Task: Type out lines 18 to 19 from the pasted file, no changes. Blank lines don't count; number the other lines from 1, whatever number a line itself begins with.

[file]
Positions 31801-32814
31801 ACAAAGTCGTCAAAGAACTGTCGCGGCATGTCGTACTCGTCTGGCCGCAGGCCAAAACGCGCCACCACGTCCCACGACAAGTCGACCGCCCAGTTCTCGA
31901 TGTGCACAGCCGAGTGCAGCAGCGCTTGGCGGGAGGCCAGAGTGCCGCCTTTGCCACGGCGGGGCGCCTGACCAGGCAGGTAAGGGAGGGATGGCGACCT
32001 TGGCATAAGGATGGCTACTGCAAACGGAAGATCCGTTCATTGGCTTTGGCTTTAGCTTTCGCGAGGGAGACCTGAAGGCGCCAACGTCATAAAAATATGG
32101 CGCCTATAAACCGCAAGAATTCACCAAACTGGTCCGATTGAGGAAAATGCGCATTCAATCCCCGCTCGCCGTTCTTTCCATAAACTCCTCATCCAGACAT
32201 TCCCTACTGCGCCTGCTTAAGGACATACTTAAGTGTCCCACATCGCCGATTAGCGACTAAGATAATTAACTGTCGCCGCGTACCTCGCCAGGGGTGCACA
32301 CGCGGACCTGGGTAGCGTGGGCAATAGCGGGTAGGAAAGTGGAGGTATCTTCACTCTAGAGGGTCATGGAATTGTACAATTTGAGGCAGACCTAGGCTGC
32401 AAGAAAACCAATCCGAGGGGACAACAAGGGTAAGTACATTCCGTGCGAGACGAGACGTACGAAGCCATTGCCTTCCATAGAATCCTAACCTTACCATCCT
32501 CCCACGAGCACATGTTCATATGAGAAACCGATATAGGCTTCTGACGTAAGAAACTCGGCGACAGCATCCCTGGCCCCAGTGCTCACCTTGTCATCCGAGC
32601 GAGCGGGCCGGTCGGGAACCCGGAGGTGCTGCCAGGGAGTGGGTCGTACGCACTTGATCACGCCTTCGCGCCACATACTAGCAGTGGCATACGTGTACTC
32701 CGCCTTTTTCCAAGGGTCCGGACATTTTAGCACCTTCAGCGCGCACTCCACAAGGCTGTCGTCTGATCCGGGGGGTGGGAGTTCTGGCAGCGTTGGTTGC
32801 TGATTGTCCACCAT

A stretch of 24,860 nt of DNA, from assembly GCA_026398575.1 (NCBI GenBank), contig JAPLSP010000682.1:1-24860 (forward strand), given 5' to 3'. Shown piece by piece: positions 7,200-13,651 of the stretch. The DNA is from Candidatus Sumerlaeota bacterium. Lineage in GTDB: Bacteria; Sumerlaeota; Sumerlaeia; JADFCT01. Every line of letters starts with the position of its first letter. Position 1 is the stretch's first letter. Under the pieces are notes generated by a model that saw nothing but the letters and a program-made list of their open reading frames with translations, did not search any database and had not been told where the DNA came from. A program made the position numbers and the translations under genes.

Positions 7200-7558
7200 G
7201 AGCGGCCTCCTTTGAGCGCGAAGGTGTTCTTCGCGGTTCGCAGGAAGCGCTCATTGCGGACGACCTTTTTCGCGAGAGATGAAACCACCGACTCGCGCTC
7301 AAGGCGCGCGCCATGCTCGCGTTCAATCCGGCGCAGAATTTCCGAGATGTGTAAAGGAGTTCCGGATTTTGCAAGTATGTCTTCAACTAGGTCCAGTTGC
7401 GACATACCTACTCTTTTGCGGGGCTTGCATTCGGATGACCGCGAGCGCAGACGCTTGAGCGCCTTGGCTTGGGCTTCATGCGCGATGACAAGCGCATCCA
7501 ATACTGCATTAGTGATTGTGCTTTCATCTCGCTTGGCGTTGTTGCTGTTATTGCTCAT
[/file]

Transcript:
7401 GACATACCTACTCTTTTGCGGGGCTTGCATTCGGATGACCGCGAGCGCAGACGCTTGAGCGCCTTGGCTTGGGCTTCATGCGCGATGACAAGCGCATCCA
7501 ATACTGCATTAGTGATTGTGCTTTCATCTCGCTTGGCGTTGTTGCTGTTATTGCTCAT